The Price is White for Christmas
December 18, 2018
Believe it or not, a White Christmas is a popular betting choice at this time of the year, so sit down, take a well-earned break from your last-minute Christmas shopping, and let us guide you through why White Christmas betting is as popular as it is.
The Christmas songs tell us it’s happening, our Christmas cards are covered in the stuff, and Santa’s grotto certainly isn’t short of any either, but why is it so many of us love and dream of snow at Christmas?
Could it be the cosiness we feel when we’re wrapped up inside, overindulging on Christmas dinner, watching the snow fall outside? Perhaps a snowman competition is your thing? But let’s think of the reality.
For starters, it’s a nightmare when you’ve got to drive around to the family’s house, or after the bank holiday when you have to slip and slide down the street to get to work; it’s just a huge icy heap of stress.
Nevertheless, whether you love it or hate it, it’s a thing. A Christmas thing. Which makes it all the more enjoyable to get involved in!
The office discussions, hedging your bets over dinner, deciding who’s driving if it happens. They’re all part of the annual build-up to whether or not it’ll be a White Christmas.
Let’s take a look at where it all started and see which of us might be lucky or unlucky enough to see the snowflakes fall on Christmas day.
Why do we dream of a White Christmas?
It was probably Bing Crosby who started it all, and now over 70 years later, it feels like a tradition to look forward to a White Christmas, as everything around us which is festive-themed hints that we’re expecting snow.
We see snowmen on Christmas jumpers and advent calendars, snowball fights in the films, all the Christmas Rom Coms love a bit of snow; so why should we not get involved in the excitement? It would be nice to open the curtains on Christmas morning to see a blanket of snow, making the dull streets look that bit more festive.
I suppose, if you want snow at any point in the year, it’s better to have it over Christmas than throughout a miserable January. Unfortunately, it tends to be January and February when the snow comes, and we really do not want it. Cue flashbacks of hitting the deck on a freezing cold Monday morning in February.
Back to Christmas, though. If it’s fluffy and there’s not six feet of the stuff. It would look nice, let’s face it.
When was our last White Christmas?
According to the Met Office, the last official White Christmas was in 2010, when snow was widespread across the whole of Great Britain – from Northern Ireland to Scotland, parts of Wales, and from the North-East to the far South-West of England.
Usually, we see the most snow once the turn of the year is well and truly over, but after the blazing hot summer we had, who knows? We could get that festive sprinkle of snow just in time for the big day.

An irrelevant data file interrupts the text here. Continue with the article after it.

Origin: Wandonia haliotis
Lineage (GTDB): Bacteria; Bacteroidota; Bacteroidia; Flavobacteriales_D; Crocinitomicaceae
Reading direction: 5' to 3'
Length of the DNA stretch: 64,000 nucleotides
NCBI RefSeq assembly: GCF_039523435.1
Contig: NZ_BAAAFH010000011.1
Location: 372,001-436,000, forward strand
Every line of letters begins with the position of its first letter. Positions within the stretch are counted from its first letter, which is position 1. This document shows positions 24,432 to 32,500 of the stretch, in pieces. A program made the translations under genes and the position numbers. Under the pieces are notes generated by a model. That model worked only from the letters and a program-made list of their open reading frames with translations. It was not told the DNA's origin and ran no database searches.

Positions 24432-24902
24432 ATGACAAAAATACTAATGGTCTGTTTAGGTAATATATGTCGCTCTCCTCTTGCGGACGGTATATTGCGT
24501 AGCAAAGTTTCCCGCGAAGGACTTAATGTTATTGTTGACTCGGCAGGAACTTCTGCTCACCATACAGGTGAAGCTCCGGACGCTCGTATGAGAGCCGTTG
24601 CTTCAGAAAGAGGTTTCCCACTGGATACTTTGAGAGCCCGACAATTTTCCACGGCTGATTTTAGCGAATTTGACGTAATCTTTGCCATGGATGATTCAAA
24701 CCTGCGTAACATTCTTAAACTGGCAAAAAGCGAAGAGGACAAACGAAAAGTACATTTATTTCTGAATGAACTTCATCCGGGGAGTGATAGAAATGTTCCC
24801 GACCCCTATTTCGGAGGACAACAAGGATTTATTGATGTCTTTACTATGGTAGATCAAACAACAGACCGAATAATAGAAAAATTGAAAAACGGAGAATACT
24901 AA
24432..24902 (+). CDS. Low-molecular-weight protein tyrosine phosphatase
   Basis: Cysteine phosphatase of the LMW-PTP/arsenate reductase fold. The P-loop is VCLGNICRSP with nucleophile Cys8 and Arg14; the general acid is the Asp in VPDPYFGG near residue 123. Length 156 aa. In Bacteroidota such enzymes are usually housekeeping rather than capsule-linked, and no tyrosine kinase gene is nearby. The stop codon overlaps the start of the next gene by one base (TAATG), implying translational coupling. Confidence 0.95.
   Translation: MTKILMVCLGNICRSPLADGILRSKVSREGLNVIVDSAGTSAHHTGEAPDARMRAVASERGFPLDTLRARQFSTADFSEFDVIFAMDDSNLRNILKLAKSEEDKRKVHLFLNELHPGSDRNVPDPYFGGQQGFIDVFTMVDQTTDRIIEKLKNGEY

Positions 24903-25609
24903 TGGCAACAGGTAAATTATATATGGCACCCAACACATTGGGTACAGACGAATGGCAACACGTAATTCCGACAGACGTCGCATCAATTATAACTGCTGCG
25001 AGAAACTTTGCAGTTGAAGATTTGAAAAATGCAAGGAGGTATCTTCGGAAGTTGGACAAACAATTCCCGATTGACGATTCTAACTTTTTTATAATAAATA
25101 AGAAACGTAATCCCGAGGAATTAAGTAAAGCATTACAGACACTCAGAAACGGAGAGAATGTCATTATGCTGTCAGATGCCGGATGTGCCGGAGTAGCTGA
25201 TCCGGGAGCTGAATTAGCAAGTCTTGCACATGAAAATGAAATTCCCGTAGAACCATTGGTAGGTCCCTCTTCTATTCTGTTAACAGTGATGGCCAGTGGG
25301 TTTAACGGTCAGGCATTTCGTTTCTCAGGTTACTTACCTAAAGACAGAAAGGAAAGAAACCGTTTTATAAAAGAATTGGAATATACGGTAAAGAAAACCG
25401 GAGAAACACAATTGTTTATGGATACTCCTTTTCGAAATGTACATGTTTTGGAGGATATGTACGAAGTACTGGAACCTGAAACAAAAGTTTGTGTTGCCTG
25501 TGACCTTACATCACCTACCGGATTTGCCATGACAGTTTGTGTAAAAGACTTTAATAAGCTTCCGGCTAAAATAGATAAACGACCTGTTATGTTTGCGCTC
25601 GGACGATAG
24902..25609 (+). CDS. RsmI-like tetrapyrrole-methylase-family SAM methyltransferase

Apparently, a White Christmas would have been more frequent in the 18th and 19th centuries, but climate change has affected that quite a bit. Plus, we can’t bet on the weather from yesterday never mind 300 years ago, so let’s look forwards.
How is it measured?
Originally a single location was used to define whether a Christmas was white or not. But look at the weather forecast any day you’ll see that from the North to the South of the country, we can have very different kinds of weather.
Naturally, with the desire for snow and an increased interest in betting on it, they now measure it in different landmarks across the United Kingdom. The Met Office claims that some of these include Buckingham Palace, the set of Coronation Street in Manchester and Cardiff’s Millennium Stadium.
Most of the White Christmas betting opportunities, however, are based on the airports in different UK locations. Perhaps they are more trustworthy than the set of a soap?
How “White” does Christmas need to be?
The Met Office states that to qualify for a White Christmas, one snowflake needs to be observed falling within the 24 hours of the 25th of December at one the weather stations across the country.
ONE SNOWFLAKE!? ONE!? Just one? How could the person or technology on lookout be sure they would notice just one snowflake falling from the sky? Insane.
If you actually wanted a White Christmas, you would probably be disappointed at the one snowflake. For the festive punters, however, one snowflake could be the difference between a loss and a few Christmas quid in their pockets.
What are the odds for a White Christmas this year?
The favourites in the UK to be hit with one or more snowflakes on Christmas day are those which, unsurprisingly, are the closest to the North Pole in Great Britain. Yes, that would be our bonny Scottish friends, Aberdeen and Edinburgh airports.
Newcastle has crept in just above Glasgow in the White Christmas UK favourites, with London Heathrow and Southampton as the outsiders, as the odds stand at the moment.
The general weather forecast for the northern cities is worse than that of London in the run-up to Christmas. With showers, storms and rain predicted galore, we wonder if that precious single snowflake can visibly fall and land on Christmas Day. What a sight it would be to see a whole blanket of snow, but going by the weather, it’s unlikely to lie for long if it does come.
Perhaps the more Christmassy we feel and the more festive films we watch, the more we begin wishing for a White Christmas.
Well, it’s the final countdown now, and baby, it’s pretty flipping cold outside.
Find the bookmakers offering the best White Christmas betting odds.
Laura has been sharing her opinions on all kinds of popular culture for over a year, with a strong focus on great music and questionable TV. A massive Geordie who has a love of all things Newcastle United, when she isn't sprinting across the Tyne Bridge to St James Park, we normally find her in-front of the TV watching Shrek, Coronation Street or Ant and Dec's Saturday Night Takeaway.